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In python, is it possible to have a reoccurring string-formatting operation take place when an item in a list is accessed?

For example:

>>>from random import randint
>>>a = ["The random number is: {0}".format(randint(0,10))]
>>>print a[0]
The random number is: 3
>>>print a[0]
The random number is: 3

Obviously it's obtaining a random integer, formatting the string and saving it in the list when the list is first defined. Performance hit aside, I'd like to know if it is possible to override this behavior.

I know if I were to see this question I would respond with something like "you're doing it wrong" and would provide something similar to the below answer...

>>>a = ["The random number is: {0}"]
>>>print a[0].format(randint(0,10))

But lets assume that's not a solution for this question. I'd really like for the formatting to be defined and take place in the list itself (if possible).

Another example:

a = ["The some sweet string: {0}".format(someFunction),
     "Another {0} different string {1}".format(someFunctionTwo, someFunctionThree)]

Where someFunction* provides a "random" result upon each call.

I know its a bit of a stretch and I may have to rely on the methods provided already ( thanks for your feedback ) but, I figured I'd give it a shot.

Thanks again.

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2 Answers 2

up vote 4 down vote accepted

You can create a class and override __str__:

>>> from random import randint
>>> class Foo(object):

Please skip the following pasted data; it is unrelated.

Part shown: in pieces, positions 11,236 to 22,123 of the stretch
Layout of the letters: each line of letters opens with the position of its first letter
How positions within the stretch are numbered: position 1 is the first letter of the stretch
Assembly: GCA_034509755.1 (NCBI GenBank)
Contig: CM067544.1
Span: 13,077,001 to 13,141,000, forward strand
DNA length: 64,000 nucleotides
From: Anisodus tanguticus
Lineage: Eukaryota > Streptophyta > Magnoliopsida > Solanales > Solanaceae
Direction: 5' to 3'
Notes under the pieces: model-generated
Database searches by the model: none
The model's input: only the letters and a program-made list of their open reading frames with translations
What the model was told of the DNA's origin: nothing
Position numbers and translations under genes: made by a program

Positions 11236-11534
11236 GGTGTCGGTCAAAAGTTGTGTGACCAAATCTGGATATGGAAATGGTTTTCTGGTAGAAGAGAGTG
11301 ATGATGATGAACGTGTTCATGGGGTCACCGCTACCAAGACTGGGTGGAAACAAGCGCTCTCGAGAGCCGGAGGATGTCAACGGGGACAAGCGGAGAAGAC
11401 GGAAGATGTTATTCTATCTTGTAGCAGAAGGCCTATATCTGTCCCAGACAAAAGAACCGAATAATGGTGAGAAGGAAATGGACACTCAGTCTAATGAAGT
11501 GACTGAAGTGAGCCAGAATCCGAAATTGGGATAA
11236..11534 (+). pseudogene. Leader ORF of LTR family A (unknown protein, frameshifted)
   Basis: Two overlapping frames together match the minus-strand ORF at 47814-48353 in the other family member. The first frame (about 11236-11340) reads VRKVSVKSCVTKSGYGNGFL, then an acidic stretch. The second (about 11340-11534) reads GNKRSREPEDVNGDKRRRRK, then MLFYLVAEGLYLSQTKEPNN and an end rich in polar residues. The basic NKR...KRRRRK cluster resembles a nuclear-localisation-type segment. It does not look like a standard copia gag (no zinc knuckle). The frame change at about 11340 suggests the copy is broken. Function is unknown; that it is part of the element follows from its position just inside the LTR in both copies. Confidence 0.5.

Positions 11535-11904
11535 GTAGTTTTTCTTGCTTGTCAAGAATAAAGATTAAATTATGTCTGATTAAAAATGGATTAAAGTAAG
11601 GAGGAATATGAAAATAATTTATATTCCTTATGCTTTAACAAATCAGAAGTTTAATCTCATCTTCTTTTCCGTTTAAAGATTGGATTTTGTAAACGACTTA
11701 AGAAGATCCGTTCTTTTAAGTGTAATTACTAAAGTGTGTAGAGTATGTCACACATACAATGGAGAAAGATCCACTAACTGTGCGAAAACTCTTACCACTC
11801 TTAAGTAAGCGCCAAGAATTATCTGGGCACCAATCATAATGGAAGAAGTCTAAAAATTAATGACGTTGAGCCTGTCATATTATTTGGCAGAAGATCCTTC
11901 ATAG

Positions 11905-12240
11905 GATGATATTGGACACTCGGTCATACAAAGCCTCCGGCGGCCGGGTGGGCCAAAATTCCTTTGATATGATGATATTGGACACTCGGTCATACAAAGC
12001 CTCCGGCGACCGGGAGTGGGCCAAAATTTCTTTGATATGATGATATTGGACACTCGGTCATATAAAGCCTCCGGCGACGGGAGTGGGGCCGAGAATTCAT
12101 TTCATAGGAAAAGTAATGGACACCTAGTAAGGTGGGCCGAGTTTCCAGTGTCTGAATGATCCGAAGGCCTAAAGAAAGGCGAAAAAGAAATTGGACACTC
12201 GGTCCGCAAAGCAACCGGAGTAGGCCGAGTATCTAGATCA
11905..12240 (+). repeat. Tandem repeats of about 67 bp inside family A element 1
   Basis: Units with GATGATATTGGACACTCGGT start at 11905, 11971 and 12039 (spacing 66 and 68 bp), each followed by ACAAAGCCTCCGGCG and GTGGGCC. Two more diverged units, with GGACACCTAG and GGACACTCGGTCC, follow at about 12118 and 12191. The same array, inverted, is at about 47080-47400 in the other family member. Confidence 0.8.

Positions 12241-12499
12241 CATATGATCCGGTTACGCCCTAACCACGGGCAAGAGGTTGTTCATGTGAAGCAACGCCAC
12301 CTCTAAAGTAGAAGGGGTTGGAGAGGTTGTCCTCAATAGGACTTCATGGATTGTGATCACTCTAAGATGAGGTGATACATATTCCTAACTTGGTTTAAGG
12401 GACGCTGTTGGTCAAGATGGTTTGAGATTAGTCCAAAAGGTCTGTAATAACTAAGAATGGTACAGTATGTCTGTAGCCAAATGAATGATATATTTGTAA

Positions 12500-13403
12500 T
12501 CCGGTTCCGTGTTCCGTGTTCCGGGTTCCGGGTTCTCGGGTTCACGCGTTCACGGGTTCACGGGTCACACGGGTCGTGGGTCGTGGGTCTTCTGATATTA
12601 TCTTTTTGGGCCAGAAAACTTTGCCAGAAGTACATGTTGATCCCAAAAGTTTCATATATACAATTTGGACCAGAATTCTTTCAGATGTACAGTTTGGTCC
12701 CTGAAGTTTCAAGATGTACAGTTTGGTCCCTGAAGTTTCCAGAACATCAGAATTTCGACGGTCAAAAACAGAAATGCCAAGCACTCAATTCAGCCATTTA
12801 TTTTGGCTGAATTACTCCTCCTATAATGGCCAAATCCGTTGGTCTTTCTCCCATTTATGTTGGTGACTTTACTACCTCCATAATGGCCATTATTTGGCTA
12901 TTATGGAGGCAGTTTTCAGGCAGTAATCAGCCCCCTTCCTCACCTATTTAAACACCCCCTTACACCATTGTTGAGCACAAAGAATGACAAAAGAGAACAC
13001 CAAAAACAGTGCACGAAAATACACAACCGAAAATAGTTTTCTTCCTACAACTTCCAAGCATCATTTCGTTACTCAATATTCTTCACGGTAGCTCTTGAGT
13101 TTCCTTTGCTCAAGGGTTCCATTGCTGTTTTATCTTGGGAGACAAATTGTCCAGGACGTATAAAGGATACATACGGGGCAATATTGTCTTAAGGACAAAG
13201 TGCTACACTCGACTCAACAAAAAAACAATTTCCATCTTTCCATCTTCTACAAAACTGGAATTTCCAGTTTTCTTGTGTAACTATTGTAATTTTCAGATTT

...     def __str__(self):
...        return "The random number is: {0}".format(randint(0,10))
... 
>>> a = [Foo()]
>>> print a[0]
The random number is: 8
>>> print a[0]
The random number is: 10
>>> print a[0]
The random number is: 5 

But you're right, my first inclination is to say that you're probably doing it wrong...


Here's another idea -- keep your lists with format strings in them:

a = ["The some sweet string: {func1}",
     "Another {func2} different string {func3}"]

for item in a:
   print item.format(func1=func1(),func2=func2(),func3=func3())

Obviously this isn't efficient (as you call functions when you don't necessarily need them ...), but it could work.

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NB I don't think a class is warranted in cases like this. –  delnan Oct 22 '12 at 19:24
4  
Alternatively, you could subclass list and define def __getitem__(self, i): return list.__getitem__(self, i).format(random.randint(0, 10)) or something, but that makes me feel silly even writing it.. –  DSM Oct 22 '12 at 19:25
    
@delnan -- I agree. But I don't know what else OP is looking for ... In any other case (e.g. a function), you will need to explicitly call something which it seems like that is what OP is trying to avoid. –  mgilson Oct 22 '12 at 19:26
1  
@DSM -- Interesting idea. That would make me feel pretty silly too -- (not that I didn't already feel a little dirty after creating the code that I posted above) –  mgilson Oct 22 '12 at 19:29
3  
@RyanAdams -- I'm still a little confused what you're going for here. Could you use keywords? ['the random number is {rand}','the foo is {bar}'] and then loop over the list creating your strings by: item.format(rand=randint(0,10),bar="baz is qux")? –  mgilson Oct 22 '12 at 19:38

It's better to use a function for this:

In [1]: from random import randint

In [2]: def func():
   ...:     return "The random number is: {0}".format(randint(0,10))
   ...: 

In [3]: func()
Out[3]: 'The random number is: 7'

In [4]: func()
Out[4]: 'The random number is: 2'

In [5]: func()
Out[5]: 'The random number is: 3'
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